What Managers Really Think About Your Resume

“Blah, blah, blah.” Yup, the CEO of a very successful company said exactly that about resumes, “Blah, blah, blah.” He even made the talking hand motions as he said it. A resume, is a resume, is a resume. To get a job today, you have to stand out in the crowd and coming up with the best derivative of the verb “managed” is not the way to do it. Chuck Dietrich, CEO of SlideRocket, explained this during his interview for Three to Get Ready; a video series where entrepreneur give their top three tips for getting, keeping or knowing when to leave a job with a start-up. Chuck is not alone in his belief that to get a job today, you have to reinvent the way you apply. In particular if you’re applying to a start-up. (And, in case you’re not watching the news these day, that’s where the jobs are!) Michael Brooks, the 24-year old CTO and founder of LifeKraze says he can fly through 500 resumes in under 30 minutes. “It’s not about the resume,” he explains. “A lot of kids get led down the wrong path of building this perfect resume, and using these sample formats and it’s really not about that.” Michael says if you want to work for someone, you need to show them how much you like their product or company and how you can make a difference. It shows the business owner that you want to work for them, versus being yet another person just looking for a paycheck. Both of these entrepreneurs have been blown away by creative approaches some applicants (most now new hires!) have used to grab their attention. For Dietrich, it was Hanna Phan an eager job seeker that tweeted him a link to a "présumé" that used Dietrich’s own software. (presume = resume presentation). Note Dietrich is the CEO of a large company, not the person that Hanna would report to, but she went straight to the top with a tweet that simply said:
@chuckdietrich @sliderocket I want to work with you! Find my application here: http://portal.sliderocket.com/AIWCI/Iwanttoworkatsliderocket
In less than an hour Dietrich had responded:
@hannaphan @sliderocket AMAZING Preso! Let’s talk.
Hanna got the job. For Brooks, one of his now key employees sent his information storybook style with alternate endings based on where the reader wanted to go. “By the time I was done with the resume I knew this kid was special. He had something to offer this company that most people don’t,” Brook explains. He says getting your foot in the door is the hardest step, so you need to be creative to get there. So does this mean you don’t need a resume at all? No. In most cases you need some record or back story that shows what you’ve done. The message here is the resume itself is not your ticket to ride. Your personality, your gumption and your creativity are what will turn the heads of business owners. So if you’re ready to get creative, you might want to reach out to both of these entrepreneurs, because both companies are hiring now! For more tips from entrepreneurs, or to find out more about jobs with these two companies, check out the Three to Get Ready video series on WorkingForWonka. Kathy Ver Eecke, founder of Working for Wonka, is a former marketing executive who now works as a writer and speaker on the topic of surviving the start-up environment and working for an entrepreneur. Photo credit: Rido/Shutterstock.com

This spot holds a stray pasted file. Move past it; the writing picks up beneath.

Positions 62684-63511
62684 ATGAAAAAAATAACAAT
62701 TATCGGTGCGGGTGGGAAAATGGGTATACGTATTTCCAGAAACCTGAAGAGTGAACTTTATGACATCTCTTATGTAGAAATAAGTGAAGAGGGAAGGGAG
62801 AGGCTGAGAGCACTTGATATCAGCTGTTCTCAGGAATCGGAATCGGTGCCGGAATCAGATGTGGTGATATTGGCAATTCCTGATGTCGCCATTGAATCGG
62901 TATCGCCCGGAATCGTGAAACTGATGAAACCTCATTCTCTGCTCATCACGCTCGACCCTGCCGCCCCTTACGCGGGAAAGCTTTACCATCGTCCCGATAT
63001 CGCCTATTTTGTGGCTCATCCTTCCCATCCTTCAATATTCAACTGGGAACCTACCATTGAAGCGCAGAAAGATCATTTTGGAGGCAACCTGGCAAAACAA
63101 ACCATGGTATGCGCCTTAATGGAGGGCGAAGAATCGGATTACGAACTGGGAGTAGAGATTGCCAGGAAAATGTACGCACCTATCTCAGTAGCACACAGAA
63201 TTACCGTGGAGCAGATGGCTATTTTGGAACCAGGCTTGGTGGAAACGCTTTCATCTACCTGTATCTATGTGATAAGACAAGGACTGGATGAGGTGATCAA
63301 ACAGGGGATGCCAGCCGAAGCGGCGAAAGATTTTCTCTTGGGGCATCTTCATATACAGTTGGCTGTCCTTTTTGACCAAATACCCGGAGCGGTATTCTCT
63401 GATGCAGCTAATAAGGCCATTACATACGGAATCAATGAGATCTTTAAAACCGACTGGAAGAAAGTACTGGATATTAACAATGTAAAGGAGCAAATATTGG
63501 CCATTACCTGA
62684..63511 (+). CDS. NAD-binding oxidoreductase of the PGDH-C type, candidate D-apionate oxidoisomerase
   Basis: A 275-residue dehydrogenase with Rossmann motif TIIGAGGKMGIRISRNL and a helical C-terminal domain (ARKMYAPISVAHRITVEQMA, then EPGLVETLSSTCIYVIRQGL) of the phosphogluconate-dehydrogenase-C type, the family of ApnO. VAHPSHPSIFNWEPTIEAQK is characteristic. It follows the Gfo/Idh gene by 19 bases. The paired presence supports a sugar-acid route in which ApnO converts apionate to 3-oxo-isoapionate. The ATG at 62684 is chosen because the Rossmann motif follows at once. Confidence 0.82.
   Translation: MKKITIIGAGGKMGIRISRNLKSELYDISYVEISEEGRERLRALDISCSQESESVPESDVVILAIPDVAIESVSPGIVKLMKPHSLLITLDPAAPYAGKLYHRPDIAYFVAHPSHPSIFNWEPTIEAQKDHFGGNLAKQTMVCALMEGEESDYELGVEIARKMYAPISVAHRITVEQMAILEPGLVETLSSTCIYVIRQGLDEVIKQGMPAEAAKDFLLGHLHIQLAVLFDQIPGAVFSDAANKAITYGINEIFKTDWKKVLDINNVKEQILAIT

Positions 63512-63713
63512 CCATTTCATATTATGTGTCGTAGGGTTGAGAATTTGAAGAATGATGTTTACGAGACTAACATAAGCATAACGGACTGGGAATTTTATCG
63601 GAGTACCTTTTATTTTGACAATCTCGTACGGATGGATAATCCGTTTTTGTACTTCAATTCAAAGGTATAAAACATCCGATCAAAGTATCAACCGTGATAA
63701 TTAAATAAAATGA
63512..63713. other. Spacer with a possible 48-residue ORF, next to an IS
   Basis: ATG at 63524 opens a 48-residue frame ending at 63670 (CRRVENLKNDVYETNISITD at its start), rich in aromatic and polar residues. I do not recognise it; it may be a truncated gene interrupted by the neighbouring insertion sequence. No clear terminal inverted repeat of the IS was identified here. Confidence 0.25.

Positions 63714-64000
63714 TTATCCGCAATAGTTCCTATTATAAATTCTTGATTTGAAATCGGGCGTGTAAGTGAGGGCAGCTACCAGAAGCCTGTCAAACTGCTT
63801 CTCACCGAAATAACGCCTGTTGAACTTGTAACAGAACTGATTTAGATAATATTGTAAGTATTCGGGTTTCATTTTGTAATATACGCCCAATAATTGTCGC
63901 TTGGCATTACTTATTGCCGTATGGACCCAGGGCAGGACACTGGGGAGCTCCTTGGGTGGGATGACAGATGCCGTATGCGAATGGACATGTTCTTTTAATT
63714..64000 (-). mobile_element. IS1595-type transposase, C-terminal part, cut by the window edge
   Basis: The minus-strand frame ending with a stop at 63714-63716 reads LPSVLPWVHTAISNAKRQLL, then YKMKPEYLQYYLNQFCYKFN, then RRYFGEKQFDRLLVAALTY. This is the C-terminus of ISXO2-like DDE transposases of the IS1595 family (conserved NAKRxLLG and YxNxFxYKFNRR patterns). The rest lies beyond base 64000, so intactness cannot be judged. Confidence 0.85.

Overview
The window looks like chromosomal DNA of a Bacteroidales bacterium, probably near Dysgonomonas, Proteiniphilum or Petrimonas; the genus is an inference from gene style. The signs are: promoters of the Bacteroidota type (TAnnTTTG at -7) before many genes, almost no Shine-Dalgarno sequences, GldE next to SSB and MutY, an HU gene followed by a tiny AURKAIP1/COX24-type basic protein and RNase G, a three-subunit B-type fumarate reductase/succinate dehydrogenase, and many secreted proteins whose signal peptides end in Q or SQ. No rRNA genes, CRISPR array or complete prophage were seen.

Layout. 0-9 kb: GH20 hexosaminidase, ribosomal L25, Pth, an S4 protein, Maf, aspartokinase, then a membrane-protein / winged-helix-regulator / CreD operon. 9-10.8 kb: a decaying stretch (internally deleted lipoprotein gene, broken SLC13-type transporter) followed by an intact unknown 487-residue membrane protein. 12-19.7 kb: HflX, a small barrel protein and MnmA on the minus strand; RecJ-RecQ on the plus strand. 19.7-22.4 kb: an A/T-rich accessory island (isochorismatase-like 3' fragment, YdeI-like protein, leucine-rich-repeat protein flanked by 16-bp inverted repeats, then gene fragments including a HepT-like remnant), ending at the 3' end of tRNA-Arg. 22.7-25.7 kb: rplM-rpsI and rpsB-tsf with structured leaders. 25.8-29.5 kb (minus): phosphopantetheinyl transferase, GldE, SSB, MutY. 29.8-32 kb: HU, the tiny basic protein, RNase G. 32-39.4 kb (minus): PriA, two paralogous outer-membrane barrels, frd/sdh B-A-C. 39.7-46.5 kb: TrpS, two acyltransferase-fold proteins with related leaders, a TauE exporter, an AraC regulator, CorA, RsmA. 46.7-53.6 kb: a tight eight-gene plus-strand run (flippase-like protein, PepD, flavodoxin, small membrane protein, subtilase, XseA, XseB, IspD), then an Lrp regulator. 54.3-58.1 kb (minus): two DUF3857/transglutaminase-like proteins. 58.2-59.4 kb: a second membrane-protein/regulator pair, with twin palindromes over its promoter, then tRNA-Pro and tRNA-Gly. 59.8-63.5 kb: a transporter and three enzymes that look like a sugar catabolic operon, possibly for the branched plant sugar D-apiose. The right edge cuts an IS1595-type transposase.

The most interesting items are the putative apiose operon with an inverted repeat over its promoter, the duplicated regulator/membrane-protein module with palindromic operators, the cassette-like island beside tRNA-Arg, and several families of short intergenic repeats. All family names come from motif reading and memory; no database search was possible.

All work and no play can create a tense and unwelcoming environment. Studies have shown that employers that offer additional perks have employees that are happier and more loyal to their place of employment. If you are looking for an employer that acknowledges how important it is to give its employees a place to de-stress and bond with their co-workers, check out these companies!

SHOW MORE Show less

In this week's episode of "Well This Happened", we want to know what you would do if you worked for an owner who micro-manages you my watching you work on camera and reading through your company emails.

We want YOU to be the career coach and tell us which one is the RIGHT answer!

Think you know? Vote below, and stay tuned for later this week when we announce the right answer (and why the other ones are wrong).

SHOW MORE Show less

If you saw our first video, you might have heard about the awkward situation one of our viewers, Diane submitted. She has recently worked with a co-worker on a group project. When it came time to present the project at a meeting, Diane let her co-worker present. While it went great, the co-worker proceed to take credit for nearly all of Diane's work. Frustrating to say the least!

SHOW MORE Show less

In this week's episode of "Well This Happened", we want to know what you would do if your co-worker took credit for the work you did...right in front of your colleagues AND boss!

We want YOU to be the career coach and tell us which one is the RIGHT answer!

Think you know? Vote below, and stay tuned for later this week when we announce the right answer (and why the other ones are wrong).

SHOW MORE Show less

If you saw our first video, you might have heard about the awkward situation one of our viewers, Cam submitted. He's been working at a job for awhile, but recently overheard a hiring manager making fun of a candidate with autism right after an interview-not only awkward, but VERY unprofessional!

SHOW MORE Show less

In this week's episode of "Well This Happened", we want to know what you would do if witnessed a hiring manager at your organization making fun of a candidate who they had just interviewed who had autism.

We want YOU to be the career coach and tell us which one is the RIGHT answer!

Think you know? Vote below, and stay tuned for later this week when we announce the right answer (and why the other ones are wrong).

SHOW MORE Show less